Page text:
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July 23, 2018

Paul Tremblay's Playlist for His Novel "The Cabin at the End of the World"

The Cabin at the End of the World

In the Book Notes series, authors create and discuss a music playlist that relates in some way to their recently published book.

Previous contributors include Jesmyn Ward, Lauren Groff, Bret Easton Ellis, Celeste Ng, T.C. Boyle, Dana Spiotta, Amy Bloom, Aimee Bender, Heidi Julavits, Hari Kunzru, and many others.

Paul Tremblay's The Cabin at the End of the World is a marvelously unsettling and skillfully written suspense novel.

Booklist wrote of the book:

"Tremblay captures the intense emotional struggle. . . of Wen, Andrew, and Eric, while dread and terror permeate every sentence. This is a novel with the heart and tone of The Road, by Cormac McCarthy, but will also appeal to fans of Ruth Ware, Josh Malerman, and Joe Hill."

In his own words, here is Paul Tremblay's Book Notes music playlist for his novel The Cabin at the End of the World:

So, listen. The Cabin at the End of the World is an intense book. It opens with Andrew and Eric and their adopted daughter Wen vacationing in a remote cabin in northern New Hampshire. Wen is out front playing and catching grasshoppers when a seemingly friendly stranger shows up and helps her until three more strangers arrive (carrying things that don’t look friendly) and announce that the family has to help them prevent the end of the world.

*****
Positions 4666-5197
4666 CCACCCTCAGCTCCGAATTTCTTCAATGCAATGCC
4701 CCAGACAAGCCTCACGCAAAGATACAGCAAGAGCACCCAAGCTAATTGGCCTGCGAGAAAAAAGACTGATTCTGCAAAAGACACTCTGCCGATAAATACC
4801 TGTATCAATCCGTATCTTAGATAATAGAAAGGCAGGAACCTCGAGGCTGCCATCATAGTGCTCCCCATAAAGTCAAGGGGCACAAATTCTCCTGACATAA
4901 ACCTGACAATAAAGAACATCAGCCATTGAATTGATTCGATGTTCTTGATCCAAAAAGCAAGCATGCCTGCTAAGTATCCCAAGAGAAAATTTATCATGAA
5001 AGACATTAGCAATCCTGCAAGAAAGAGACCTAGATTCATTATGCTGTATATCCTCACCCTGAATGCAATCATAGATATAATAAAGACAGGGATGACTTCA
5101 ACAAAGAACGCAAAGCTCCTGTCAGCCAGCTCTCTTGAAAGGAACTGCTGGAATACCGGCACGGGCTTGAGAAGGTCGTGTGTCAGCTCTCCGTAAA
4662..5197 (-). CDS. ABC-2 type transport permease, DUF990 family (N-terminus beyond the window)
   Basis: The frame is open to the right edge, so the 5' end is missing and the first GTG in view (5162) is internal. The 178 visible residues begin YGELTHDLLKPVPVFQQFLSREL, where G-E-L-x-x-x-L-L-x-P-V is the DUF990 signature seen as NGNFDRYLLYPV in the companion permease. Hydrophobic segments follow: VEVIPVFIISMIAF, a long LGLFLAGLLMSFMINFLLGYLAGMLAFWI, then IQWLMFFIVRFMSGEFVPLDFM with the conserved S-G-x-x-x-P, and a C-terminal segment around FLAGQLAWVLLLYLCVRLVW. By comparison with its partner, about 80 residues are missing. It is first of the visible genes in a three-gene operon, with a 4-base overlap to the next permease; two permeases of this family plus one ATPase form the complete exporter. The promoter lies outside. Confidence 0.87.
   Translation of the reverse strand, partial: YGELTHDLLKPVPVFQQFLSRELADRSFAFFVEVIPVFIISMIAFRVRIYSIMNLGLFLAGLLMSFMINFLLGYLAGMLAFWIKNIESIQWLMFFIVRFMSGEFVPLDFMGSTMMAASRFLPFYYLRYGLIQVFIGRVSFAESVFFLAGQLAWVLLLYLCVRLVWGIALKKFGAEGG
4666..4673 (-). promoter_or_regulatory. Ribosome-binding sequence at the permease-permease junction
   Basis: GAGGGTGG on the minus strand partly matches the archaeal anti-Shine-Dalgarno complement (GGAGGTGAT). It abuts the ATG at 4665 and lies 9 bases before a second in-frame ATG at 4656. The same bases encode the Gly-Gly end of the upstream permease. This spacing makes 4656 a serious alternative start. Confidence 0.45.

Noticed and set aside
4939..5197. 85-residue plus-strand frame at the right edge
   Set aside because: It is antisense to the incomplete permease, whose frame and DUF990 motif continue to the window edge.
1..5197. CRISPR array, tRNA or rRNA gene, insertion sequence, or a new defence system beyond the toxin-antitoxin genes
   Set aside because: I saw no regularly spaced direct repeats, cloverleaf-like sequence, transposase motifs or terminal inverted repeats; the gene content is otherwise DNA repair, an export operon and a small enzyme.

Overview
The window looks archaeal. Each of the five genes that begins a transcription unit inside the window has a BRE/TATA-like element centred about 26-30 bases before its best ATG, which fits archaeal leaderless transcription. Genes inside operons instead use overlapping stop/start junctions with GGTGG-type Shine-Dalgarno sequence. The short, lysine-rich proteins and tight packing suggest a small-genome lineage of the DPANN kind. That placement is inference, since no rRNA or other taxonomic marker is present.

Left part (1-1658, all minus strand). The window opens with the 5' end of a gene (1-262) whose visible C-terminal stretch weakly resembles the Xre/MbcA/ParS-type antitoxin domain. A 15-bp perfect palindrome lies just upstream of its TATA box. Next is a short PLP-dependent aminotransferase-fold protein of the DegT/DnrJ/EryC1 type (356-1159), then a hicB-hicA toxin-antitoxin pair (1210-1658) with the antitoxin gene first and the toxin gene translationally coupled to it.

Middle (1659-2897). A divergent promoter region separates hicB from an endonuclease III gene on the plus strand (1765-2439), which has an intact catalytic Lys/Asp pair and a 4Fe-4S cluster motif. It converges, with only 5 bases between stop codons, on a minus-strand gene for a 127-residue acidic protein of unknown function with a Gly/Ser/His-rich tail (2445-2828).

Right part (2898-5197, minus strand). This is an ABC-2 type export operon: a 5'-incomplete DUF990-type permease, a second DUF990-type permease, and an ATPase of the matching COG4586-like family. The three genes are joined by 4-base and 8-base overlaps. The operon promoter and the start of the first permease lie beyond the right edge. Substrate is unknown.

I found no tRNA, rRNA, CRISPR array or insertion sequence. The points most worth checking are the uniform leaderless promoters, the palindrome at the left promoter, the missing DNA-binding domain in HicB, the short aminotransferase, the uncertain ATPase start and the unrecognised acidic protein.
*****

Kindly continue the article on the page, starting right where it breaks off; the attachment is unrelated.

The book is a twist on the ‘home invasion’ subgenre of horror/suspense, and I hope, without being too didactic, it reflects our current sociopolitical anxieties. I know, I know: you get enough of that in your everyday life, thanks. But hear me out. This novel is also about the hope of horror.

Wait, what?

If we boil down a horror story as the reveal of some terrible, horrific truth (it could be a universal truth, societal, or personal, or a combo), the hope of horror comes from that shared recognition and acknowledgement of the terrible truth. We might be able to fix things and we might not. We might be able to survive and we might not. But there is a rebellious, righteous hope in that shared recognition, of hell yeah we know something is terribly wrong and we’ll do our best to confront it/overcome it even if we know we probably won’t prevail. The hope of a horror is a fist raised defiantly in the air.